Monday, April 27, 2009

Pay More, Get Less

I was chatting to a Dublin-based lobbyist recently. He told me about a meeting he had in Strasbourg. The meeting was with a group of four German and Dutch MEPs. Three of them had PhDs - two in science - the fourth was an engineer. He was amazed - all his experiences of dealing with Irish politicians simply hadn't prepared him for the calibre of democratic representatives he met that day.

Which brings me to the Tánaiste Mary Coughlan. Unfortunately. As it happens, I'm a fan of John McGuinness TD, ever since his rage against the machine about the 'permanent government' aka the civil service. Another reason I like John is that he has actually worked in business - as a managing director of a courier company. A qualification nearly as rare as a PhD amongst our elected representatives. But he is the exception rather than the rule, alas. His replacement - Billy Kelleher TD - was a farmer. His former boss, Mary Coughlan TD, was once a social worker.

In Irish politics it seems that the winning formula for electoral success is to a) have a genetic relationship with the previous incumbent (preferably patrilineal), and b) be very good at running election campaigns. The ability to actually do the job you're elected to do is, well, immaterial - as some of our senior political figures are proving exhaustively.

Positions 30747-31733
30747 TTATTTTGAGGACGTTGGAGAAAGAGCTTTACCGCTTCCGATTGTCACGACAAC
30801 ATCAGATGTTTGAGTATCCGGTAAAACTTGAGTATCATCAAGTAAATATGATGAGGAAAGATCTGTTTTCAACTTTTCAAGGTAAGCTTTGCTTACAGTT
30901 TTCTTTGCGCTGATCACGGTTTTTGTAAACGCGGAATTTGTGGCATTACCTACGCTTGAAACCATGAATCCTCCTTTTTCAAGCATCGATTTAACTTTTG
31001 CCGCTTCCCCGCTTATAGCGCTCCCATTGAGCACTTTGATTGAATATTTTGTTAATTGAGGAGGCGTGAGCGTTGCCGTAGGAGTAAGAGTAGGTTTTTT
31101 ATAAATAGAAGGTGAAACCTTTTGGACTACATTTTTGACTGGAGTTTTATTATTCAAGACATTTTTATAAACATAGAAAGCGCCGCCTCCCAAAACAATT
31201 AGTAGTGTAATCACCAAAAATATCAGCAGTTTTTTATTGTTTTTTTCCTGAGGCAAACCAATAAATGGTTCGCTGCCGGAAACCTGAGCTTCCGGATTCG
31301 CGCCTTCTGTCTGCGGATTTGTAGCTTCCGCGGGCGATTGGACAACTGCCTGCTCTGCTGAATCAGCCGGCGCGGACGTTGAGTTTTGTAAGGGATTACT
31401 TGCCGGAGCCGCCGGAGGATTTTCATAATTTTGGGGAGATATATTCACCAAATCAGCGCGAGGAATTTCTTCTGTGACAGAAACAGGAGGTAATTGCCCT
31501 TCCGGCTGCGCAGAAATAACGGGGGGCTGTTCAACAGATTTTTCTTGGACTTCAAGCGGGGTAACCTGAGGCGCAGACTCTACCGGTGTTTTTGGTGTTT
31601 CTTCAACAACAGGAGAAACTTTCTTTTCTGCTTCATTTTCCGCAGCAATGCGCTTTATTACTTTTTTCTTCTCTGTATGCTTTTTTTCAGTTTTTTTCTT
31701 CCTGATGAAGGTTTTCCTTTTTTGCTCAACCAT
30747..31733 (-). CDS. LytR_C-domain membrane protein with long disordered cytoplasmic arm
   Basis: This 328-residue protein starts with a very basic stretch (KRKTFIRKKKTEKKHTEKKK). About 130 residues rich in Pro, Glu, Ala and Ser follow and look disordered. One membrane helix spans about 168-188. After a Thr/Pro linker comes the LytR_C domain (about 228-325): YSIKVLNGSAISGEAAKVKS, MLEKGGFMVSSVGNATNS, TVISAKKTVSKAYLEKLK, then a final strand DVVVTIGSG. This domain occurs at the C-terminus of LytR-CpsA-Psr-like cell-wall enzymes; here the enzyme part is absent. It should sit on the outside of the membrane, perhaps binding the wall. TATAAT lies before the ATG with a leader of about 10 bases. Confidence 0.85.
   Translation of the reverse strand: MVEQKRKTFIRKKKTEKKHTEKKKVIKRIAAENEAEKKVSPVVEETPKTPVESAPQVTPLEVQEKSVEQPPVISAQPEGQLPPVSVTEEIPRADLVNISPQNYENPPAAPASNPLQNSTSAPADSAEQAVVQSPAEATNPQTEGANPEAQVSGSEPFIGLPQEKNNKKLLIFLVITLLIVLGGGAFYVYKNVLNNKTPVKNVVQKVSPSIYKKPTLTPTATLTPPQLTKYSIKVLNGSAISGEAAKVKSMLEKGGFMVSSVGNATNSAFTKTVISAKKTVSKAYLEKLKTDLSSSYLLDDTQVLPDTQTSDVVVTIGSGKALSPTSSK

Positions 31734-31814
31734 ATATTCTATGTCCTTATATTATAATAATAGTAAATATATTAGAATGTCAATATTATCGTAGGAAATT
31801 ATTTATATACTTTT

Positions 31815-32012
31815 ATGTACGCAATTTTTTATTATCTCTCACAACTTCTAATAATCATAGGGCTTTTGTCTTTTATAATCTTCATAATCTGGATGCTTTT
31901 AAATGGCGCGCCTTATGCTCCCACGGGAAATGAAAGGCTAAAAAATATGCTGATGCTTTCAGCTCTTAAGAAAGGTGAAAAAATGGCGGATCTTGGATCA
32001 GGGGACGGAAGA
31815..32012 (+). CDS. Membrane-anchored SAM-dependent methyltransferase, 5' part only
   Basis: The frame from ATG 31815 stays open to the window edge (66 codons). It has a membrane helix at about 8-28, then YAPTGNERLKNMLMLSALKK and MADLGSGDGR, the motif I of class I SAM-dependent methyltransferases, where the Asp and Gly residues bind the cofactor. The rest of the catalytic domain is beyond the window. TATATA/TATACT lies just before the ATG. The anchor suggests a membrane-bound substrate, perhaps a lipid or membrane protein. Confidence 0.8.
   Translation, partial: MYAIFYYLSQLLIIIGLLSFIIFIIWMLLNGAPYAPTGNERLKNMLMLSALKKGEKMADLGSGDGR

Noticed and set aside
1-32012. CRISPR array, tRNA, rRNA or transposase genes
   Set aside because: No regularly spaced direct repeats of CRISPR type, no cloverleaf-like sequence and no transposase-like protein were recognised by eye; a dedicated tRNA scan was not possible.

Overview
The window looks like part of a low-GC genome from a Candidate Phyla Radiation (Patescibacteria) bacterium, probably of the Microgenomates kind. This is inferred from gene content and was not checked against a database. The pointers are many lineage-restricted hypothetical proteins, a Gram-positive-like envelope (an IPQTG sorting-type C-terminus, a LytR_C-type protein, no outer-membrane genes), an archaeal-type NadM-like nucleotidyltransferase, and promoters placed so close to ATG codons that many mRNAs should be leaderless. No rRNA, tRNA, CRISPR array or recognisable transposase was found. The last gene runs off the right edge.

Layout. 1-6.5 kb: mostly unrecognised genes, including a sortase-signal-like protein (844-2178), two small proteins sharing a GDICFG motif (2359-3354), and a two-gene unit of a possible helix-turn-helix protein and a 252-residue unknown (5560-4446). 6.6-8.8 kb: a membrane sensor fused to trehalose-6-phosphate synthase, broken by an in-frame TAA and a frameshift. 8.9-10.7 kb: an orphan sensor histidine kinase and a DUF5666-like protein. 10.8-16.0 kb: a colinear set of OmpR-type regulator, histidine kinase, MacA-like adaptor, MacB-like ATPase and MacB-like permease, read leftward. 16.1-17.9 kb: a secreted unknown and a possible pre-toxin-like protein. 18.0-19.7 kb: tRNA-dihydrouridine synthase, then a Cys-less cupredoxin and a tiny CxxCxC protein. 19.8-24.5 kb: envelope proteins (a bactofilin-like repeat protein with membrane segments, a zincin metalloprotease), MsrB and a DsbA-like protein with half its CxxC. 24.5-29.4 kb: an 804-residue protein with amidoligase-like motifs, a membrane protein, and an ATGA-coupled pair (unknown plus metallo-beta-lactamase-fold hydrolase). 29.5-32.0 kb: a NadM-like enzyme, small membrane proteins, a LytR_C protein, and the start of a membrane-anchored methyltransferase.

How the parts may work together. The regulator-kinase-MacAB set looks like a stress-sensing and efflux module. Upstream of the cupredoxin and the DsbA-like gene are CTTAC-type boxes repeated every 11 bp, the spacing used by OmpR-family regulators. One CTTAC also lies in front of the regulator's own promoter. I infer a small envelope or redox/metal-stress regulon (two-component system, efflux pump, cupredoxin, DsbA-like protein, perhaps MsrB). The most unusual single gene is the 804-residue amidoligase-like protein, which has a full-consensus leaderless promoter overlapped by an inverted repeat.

But what's especially galling about the current poverty of governance in Ireland is that, economically speaking, we should have the world's best politicians. A recent paper by Ferraz and Finan entitled Motivating Politicians: The Impacts of Monetary Incentives on Quality and Performance (ht Anti-Dismal) finds evidence that:
... improving financial incentives can improve the quality of government, at least in a local context. Higher wages attract better politicians, induces more effort, which ultimately leads to more public good provision. This occurs even in an environment where agents are motivated by other aspects of the position they hold: ego-rents, ideology, intrinsic motivations ... However, whether this increase in performance is due to the positive selection of politicians or the incentive effects of higher wage is difficult to identify. The effects of wages on politicians’ performance are robust to changes in the composition of the observable characteristics of the legislature, suggesting that the effects are not exclusively due to selection.
The problem is, Irish politicians are amongst the highest paid in the world. So surely we should have the best politicians money can buy - sorry - motivate? Maybe Garret Fitzgerald's suggestion that politicians should be paid 'less' than they're worth might be an interesting, contrary experiment to run instead? Could the results be any worse than what we've got already?


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